The equity risk premium is a very simple concept: it is simply the difference between risky equity returns and riskless asset returns. What isn't so easy is predicting what the equity risk premium will be in the future.
Just because the exercise isn’t easy doesn’t mean you should ignore it. Too much depends on it. The dominant factor that should drive the basic stock/bond split asset allocation decision is the additional return that you expect from stocks over approximately risk-free assets.
To estimate forward-looking equity risk premiums, you must first estimate forward-looking equity returns. That is, what annualized return do you expect the total stock market to deliver over the long term?
Here, it is critical that you not simply fall back on historical returns, and hope that the past will repeat itself. To estimate future equity returns, you must break them down into their constituent components.
Future equity returns, over the very long term, will be made up of two very simple components: current dividend yields plus the expected very-long-term dividend growth rate. See William Bernstein, "The Expected Return One-Step" (2001) ("[L]ong-term equity returns are closely approximated by the sum of dividend/earnings growth and the dividend rate"); see also Credit Suisse Global Investment Returns Yearbook 2009* ("For the seriously long-term investor, the value of a portfolio corresponds closely to the present value of dividends.").
You can be sure that the very-long-term dividend growth rate cannot exceed the very-long-term economic growth rate. As William Bernstein* wrote in “The Returns Fairy…Explained”:
“It is impossible for
long-term corporate growth to be higher than GDP growth
for this would entail corporate profits eventually growing larger than the economy itself.”
In fact, the very-long-term dividend growth rate is likely to lag the very-long-term economic growth rate. That is what has happened historically.
In Credit Suisse Global Investment Returns Yearbook 2009*, Elroy Dimson, Paul Marsh, and Mike Staunton of the London Business School report their findings on a database of stock and bond returns for 17 countries over the 109-year span from 1900 to 2008. They found that real dividends rose by only 0.65%/year in a “world index” they constructed for the 17 countries. See page 8. This was more than 1% below global real economic growth over the same period (which was approximately 2%/year). See page 22. They report that in the United States, real dividends grew at an annualized rate of 1.2%/year between 1900 and 2008. See page 8. This is 2% below the 3.23% in annualized growth in real GDP that the U.S. experienced. Others, including Robert Arnott* and William Bernstein*, have also written about this “dilution” of earnings as it passes through to dividend growth.
However, today the payout ratio (dividends/earnings) of the S&P 500 is well below historical norms.
Today's lower-than-historical payout ratio may explain as much as 0.4% of that historic 2% lag between U.S. economic growth and U.S. dividend growth. That is, if the companies in the S&P 500 had issued about 50% of their earnings over the past 5 years as dividends, then the lag between economic growth and dividend growth between 1900 and 2008 would have only been about 1.6%.
Fortunately, today's smaller payout ratio should portend even less of a future lag between economic growth and dividend growth. After all, companies that reinvest most of their earnings ought to grow faster than they would if they had distributed those earnings as dividends instead.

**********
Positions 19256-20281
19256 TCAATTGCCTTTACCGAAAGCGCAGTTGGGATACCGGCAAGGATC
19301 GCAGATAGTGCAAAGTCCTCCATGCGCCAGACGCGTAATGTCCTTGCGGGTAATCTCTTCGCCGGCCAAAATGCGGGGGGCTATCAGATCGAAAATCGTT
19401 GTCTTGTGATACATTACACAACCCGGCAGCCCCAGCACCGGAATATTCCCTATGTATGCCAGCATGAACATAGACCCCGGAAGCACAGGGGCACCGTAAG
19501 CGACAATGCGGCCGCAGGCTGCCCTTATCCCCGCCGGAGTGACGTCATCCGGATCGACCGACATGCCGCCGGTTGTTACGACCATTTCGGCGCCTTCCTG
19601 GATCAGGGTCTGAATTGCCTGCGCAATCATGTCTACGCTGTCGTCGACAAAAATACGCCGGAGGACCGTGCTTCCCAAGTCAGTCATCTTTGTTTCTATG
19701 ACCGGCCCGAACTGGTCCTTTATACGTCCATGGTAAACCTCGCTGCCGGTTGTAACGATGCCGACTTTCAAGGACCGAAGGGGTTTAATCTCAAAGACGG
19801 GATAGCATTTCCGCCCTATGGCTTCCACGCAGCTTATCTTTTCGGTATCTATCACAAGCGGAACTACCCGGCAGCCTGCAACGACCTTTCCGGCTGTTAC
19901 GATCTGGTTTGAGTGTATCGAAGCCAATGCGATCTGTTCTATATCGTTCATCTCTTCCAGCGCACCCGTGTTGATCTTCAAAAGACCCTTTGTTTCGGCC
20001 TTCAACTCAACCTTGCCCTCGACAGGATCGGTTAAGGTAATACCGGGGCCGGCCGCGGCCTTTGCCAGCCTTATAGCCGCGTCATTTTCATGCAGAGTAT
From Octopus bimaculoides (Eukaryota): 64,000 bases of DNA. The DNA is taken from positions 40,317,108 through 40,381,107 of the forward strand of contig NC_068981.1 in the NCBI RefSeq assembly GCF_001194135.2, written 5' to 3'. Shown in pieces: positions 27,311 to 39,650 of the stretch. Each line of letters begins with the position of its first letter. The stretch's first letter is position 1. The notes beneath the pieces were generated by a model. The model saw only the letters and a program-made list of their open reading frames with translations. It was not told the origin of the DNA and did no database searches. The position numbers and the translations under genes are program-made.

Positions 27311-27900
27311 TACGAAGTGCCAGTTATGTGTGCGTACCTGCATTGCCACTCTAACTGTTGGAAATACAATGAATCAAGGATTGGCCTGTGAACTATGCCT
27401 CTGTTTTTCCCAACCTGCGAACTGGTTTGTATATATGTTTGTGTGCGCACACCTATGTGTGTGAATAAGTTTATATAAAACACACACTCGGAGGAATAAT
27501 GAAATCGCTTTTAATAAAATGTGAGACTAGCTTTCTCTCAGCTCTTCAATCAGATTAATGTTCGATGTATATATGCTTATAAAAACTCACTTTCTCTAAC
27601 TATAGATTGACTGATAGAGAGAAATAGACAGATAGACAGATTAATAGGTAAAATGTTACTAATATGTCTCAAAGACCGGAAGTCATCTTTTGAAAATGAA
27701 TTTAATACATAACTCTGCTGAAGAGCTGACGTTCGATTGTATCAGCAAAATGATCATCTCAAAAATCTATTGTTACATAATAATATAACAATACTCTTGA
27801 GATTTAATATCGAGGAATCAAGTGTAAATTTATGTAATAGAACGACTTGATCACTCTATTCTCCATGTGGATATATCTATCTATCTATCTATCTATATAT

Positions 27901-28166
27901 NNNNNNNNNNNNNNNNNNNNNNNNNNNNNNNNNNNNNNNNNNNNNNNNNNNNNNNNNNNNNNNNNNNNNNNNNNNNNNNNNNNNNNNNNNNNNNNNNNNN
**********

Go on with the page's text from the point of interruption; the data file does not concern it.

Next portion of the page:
Today, companies are also using a larger share of their earnings to buy back stocks than they did in the past. Companies that use some of their earnings to buy back their stock may be able to afford to distribute more dividends/share in the future than they otherwise would. After all, stock buy-back programs result in fewer shares amongst which to distribute future dividends. So stock buy-back programs should also result in a higher dividend growth rate.
Lower payout ratios also give dividend yields more room to grow, so dividend yields may grow a little bit faster than they otherwise would.
In summary, there is a reasonable basis to expect less of a lag, in the U.S. and its stock market, between future economic and dividend growth.
So here’s one plausible formula for the future equity returns for the total stock market:
ER = DY + G - Lag - Fees
Where ER = equity returns, DY = dividend yield, G = long term expected real economic growth, Lag = the amount dividend growth in market indices is expected to lag overall economic growth, and Fees = expense ratio fees, loads (if any), transaction costs, and (if you entrust your investments to an advisor) assets-under-management fees.
(You can also incorporate estimated small & value premiums into the formula. For more information, see here).
Dividend Yield Information:
So what are broad stock market dividend yields today? Surprisingly, it takes a lot more digging than it ought, to find that out. Do a search for "index dividend yields," and you get a bunch of links to ETFs and mutual funds that screen stocks in favor of high dividend yields.
Russell Investments* provides one of the best resources Prospercuity has found for dividend yield information on different equity asset classes. Russell Investments – which developed a series of U.S. and global indices that many investors are familiar with (e.g., the Russell 2000 Index) – provides dividend yield information on each of its indices. For example, Russell reported the following dividend yields for the following indices as of June 30, 2009:
|Index*||Dividend Yield (as of June 30, 2009)|
|Russell Global ex-U.S.||3.61%|
|Russell 3000 Index (U.S. broad market)||2.02%|
|Russell Asia Pacific||3.03%|
|Russell Asia Pacific ex-Japan||3.17%|
|Russell Emerging Market||2.60%|